Culture

Ceramics & design: a mutual attraction

In 2017, the Italian ceramics publisher Bitossi decided to entrust Nathalie Du Pasquier, a member of the 1980s design movement Memphis, with the design of its new collection. The aim was to create pieces that challenged the codes of ceramics. This is proof of the interest shown by a historic ceramic manufacturer (1921) in the creative power of a renowned designer. The very special work of ceramics attracts designers, just as the world of design uses this ancestral art to sublimate interiors, to create aesthetic pieces that reflect an atmosphere or a mood. These close links between design and ceramics will be discussed through the collaborations of the famous Italian glass company Venini, or the fabulous project for the furnishing of the Parco Dei Principi hotel in the early 1960s.

Ceramic creations for Bitossi, Nathalie Du Pasquier, 2018
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Indeed, if there is one glassworks from Murano – the island with the historic tradition of glassblowing – that very quickly understood the value of collaborating with designers and architects, it is the highly reputed Venini company, founded in 1921. In order to establish its reputation and produce artistic pieces and collections, from the 1930s onwards, Venini’s directors called on designers from all over the world to inject – one might be tempted to say “blow” – creativity and originality into their production.

At Venini, the Italian architect and designer Carlo Scarpa (1906-1978) did not come from a traditional glassmaking background. In the traditional glassworks of Murano, know-how is often passed on from generation to generation, between people of the same family. Scarpa first became an artistic advisor to the Cappellin glassworks. He then joined Venini in 1932, before becoming the artistic director, a position he held until 1946.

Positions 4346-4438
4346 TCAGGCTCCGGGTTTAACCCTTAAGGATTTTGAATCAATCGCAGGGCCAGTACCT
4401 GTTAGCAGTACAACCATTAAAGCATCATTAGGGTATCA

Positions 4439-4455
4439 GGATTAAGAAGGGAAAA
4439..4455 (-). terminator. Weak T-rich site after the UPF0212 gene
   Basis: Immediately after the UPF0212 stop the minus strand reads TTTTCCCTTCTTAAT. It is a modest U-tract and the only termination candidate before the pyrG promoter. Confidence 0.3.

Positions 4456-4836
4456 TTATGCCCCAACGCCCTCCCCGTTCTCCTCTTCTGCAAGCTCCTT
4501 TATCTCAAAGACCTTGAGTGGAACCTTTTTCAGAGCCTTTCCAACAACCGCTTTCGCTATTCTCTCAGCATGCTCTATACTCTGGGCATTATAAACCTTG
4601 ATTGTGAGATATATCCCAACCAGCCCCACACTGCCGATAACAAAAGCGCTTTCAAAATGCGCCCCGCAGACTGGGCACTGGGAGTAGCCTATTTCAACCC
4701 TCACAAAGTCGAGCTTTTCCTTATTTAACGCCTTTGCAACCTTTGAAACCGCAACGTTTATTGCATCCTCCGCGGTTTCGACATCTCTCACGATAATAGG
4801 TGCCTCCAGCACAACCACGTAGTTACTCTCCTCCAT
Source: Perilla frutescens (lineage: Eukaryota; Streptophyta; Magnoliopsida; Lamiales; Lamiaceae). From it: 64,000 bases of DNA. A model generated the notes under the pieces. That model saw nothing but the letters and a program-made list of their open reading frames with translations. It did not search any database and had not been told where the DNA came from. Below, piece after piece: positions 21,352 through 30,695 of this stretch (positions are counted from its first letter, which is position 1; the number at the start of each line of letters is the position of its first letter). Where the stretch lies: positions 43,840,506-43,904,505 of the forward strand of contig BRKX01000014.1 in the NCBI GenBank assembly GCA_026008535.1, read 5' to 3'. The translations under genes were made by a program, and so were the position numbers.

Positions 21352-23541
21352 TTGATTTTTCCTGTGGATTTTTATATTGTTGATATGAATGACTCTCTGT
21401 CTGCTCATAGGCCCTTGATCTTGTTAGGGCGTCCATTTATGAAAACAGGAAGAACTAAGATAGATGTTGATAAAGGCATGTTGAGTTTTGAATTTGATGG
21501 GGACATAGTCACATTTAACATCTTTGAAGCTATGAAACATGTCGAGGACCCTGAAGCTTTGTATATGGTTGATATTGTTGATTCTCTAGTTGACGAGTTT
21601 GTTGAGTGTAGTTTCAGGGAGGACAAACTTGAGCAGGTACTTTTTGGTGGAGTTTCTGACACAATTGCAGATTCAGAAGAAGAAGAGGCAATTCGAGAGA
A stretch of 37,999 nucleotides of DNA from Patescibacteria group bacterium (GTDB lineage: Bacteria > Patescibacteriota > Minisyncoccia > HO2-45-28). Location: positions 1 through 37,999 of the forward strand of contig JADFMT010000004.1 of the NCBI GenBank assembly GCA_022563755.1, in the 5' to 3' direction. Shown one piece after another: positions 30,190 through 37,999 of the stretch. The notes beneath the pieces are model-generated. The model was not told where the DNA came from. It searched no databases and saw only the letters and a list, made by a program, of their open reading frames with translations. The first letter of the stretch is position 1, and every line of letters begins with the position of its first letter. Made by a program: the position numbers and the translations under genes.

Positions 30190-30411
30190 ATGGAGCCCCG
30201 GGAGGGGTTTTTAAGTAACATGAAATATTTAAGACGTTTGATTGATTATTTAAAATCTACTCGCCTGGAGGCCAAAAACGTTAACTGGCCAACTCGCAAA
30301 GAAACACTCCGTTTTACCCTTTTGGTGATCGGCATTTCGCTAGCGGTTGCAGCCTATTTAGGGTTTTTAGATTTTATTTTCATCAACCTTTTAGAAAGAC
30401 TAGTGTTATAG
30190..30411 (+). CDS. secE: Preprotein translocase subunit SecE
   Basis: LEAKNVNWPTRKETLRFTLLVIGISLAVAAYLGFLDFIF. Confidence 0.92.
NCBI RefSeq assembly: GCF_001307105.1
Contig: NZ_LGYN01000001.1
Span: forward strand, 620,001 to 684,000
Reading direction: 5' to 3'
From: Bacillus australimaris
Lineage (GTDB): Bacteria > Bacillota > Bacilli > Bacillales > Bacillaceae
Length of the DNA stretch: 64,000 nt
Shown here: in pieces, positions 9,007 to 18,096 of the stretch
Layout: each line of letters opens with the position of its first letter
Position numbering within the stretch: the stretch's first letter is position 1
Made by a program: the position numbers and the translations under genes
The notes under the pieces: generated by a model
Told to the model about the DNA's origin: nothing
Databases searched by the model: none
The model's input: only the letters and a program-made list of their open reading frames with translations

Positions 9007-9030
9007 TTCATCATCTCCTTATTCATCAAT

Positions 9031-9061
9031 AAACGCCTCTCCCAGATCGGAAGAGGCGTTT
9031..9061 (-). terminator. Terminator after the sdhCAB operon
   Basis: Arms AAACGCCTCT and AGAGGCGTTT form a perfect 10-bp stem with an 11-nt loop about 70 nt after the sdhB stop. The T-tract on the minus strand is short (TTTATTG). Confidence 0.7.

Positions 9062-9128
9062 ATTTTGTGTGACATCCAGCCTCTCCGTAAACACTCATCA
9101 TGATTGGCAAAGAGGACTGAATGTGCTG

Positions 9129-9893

Vase from the Sommersi series, designed by Carlo Scarpa for Venini, circa 1934. Small oval vase in blue sommerso glass with air bubbles and gold leaf inclusions.
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Vase from the Incisi series, design Carlo Scarpa for Venini, circa 1940. Glass vase of type iridato cylindrical two-coloured, entirely decorated with engraved waves.
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Coppa del serpente, design Carlo Scarpa for Venini, circa 1940. A glass bowl, murrine (coloured patterns) black, coral and white polished with a stylised snake decoration.
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Venini quickly acquired an international reputation that went hand in hand with the renaissance of Murano glass. Henceforth, the glass factory attracts to her in the second part of the XXth century of the foreign designers of which : Tyra Lundgren, Ken Scott, Tappio Wirkkala. The greatest Italian designers also flocked to La Fornace, including Fulvio Binaconi, Tomaso Buzzi, Franco Albini, Piero Fornasetti, Alessandro Mendini, Gae Aulenti, etc.

Vase from the Pezzati series, design by Fulvio Bianconi for Venini, circa 1950. Glass vase with multicoloured Paris-type tessera, asymmetrical shape with a protruding tip and irregular edges.
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Plate with decoration, technique “murrine”, design: Tapio Wirkkala for Venini, about 1968.
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Mirror in glass and lithography on wood, design Piero Fornasetti for Venini, 1950.
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Glass mirror and lithography on wood, design Piero Fornasetti for Venini, detail, 1950.
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Pair of suspension lamps, Model No. 4023. Design by Franco Albini for Venini, 1955.

If designers respond favourably to the sirens of the great glass houses of Murano, the art of ceramics can also be put at the service of a design and furnishing project. A historical example illustrates this model with the intervention of one of the masters of Italian architecture, Gio Ponti (1891-1979), to transform and furnish the Hotel Parco dei Principi, located on the Gulf of Naples, in Sorrento.

Portrait of Gio Ponti
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View of the sea from the Hotel Parco dei Principi in Sorrento.
Hotel Parco dei Principi in Sorrento